Thursday, 26 April 2012

Changes to the industry and what flight-plus will mean for consumers

Britain’s original holiday protection scheme which has lasted 20 years will begin to change from 30th April. The ATOL Scheme was originally set up to protect consumers who booked package holidays in the event of their travel company going out of business or if they need to repatriated when stranded abroad. It would be an understatement to say that there has been some grey area over the rules in recent times. Developments in technology has allowed the dynamic package sector to boom and these packages have proved extremely popular due to the price point that they are sold at and greater flexibility over holiday destinations and durations.

However, problems over dynamic packages have arisen due to operators of such websites selling packages as individual items rather than complete packages. This has meant that although clients think that they have bought a package, they have in reality three individual elements such as flight, hotel and airport transfer.  This has created more problems for consumers rather than the agent as if one element of their trip fails and they are left out of pocket for the other parts of the holiday (as well as the original element in some cases!). Some agents have sought to maintain that elements are individual in order to escape liability and to pay large bonds to ATOL and ABTA where clients perhaps wrongly presumed that they were covered in an old fashioned sense.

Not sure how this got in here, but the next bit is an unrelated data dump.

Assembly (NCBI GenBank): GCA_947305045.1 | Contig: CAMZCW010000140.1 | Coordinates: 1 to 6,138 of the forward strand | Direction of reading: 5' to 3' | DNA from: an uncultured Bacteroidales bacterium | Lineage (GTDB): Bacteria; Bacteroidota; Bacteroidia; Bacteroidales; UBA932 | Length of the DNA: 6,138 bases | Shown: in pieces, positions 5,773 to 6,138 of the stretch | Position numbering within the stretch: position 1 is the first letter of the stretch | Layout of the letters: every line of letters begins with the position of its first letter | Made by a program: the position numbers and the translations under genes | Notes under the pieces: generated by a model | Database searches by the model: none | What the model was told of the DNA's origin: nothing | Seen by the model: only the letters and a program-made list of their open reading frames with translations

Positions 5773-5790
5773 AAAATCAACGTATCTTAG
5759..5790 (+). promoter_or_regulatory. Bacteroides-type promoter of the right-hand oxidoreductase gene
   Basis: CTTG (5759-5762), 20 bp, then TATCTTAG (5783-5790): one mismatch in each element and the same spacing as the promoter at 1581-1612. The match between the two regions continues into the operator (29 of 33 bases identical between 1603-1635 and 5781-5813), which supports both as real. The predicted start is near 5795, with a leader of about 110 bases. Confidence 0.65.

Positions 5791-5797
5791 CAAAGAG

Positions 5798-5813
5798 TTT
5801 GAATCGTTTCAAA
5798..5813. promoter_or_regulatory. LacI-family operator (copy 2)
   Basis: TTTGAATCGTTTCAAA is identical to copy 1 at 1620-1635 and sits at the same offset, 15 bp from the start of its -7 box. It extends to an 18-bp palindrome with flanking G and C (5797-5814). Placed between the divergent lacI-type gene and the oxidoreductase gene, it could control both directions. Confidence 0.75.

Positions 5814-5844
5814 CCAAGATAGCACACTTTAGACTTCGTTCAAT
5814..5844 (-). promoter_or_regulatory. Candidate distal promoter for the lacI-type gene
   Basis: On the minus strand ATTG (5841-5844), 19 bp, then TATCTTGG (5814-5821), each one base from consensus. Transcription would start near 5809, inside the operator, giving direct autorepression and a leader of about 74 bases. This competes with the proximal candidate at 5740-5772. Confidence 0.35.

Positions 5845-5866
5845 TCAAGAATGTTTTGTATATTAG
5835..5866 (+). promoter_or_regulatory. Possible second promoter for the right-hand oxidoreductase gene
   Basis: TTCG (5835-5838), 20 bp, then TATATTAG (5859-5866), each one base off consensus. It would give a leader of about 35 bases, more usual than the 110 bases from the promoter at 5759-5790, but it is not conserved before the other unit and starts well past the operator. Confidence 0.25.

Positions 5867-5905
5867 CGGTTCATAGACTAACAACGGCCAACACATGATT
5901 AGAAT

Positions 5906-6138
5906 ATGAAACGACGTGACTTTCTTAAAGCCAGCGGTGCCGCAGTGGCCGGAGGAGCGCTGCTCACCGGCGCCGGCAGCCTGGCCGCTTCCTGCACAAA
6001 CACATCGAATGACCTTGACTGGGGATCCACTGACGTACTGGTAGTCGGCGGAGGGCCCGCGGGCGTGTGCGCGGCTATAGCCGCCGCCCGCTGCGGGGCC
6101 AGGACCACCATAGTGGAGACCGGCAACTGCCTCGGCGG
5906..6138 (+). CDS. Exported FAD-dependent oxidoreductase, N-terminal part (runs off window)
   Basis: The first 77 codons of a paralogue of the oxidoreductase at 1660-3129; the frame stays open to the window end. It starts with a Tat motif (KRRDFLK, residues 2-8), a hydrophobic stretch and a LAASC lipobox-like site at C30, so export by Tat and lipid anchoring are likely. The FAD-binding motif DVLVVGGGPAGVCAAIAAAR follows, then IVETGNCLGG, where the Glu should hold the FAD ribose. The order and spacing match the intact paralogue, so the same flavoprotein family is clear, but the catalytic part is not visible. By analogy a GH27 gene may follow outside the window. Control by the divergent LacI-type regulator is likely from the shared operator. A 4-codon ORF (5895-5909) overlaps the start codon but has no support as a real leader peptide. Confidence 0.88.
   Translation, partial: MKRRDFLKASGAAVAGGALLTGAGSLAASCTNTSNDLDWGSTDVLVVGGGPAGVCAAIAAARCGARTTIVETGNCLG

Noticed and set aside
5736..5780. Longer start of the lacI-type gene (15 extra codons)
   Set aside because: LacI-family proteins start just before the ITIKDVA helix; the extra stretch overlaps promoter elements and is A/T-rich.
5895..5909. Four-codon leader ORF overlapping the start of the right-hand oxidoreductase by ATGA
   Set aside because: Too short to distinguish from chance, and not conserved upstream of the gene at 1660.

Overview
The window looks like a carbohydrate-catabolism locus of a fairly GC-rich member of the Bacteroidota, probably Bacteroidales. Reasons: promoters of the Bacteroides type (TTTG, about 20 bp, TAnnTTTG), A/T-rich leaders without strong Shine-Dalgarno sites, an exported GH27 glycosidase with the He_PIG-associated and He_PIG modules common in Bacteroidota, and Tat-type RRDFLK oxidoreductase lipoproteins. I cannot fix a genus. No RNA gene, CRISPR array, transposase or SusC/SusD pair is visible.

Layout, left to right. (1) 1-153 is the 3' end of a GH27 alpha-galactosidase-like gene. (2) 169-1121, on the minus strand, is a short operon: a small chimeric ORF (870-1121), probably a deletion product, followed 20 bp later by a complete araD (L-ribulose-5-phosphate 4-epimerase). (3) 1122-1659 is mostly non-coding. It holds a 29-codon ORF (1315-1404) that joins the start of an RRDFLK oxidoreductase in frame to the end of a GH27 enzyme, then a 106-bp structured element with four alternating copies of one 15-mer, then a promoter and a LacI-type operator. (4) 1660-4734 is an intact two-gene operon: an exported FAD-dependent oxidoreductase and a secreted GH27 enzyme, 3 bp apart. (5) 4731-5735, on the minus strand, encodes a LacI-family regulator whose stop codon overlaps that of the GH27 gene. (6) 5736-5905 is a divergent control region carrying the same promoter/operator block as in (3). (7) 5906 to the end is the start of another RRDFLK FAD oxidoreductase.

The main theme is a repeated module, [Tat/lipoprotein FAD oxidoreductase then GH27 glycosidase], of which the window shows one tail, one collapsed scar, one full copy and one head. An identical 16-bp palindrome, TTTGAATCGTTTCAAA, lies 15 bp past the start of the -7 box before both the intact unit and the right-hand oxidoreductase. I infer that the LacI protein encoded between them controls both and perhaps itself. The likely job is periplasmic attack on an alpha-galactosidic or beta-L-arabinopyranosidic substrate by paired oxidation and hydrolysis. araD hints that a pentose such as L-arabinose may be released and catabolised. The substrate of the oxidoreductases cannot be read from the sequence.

The CAA has sought to solve this problem by offering greater clarity of what is and isn’t protected. Known as the Flight-Plus system, it will mean that many more bookings which combine a flight and hotel will be protected by the ATOL scheme in the event of supplier failure. Although the system has sought to offer clarity, there are some key things to look out for in order to avoid being caught out.

One thing to be careful of is if you have booked flight and hotel via an airline in one go. This is because it would require primary legislation in order to implement such a requirement upon airlines. There are some exemptions to this rule however as British Airways and easyJet do protect such bookings if they are all made in one transaction. Are things still clear?

It is also worth pointing out that as with all things governmental, the system has been delayed before being completely rolled out. This means that although from Monday you should be told if you have protection or not, you will have to wait until 1st October before customers receive written confirmation of whether you are covered or at risk. From October all flight-plus arrangements will be accompanied by a certificate from ATOL.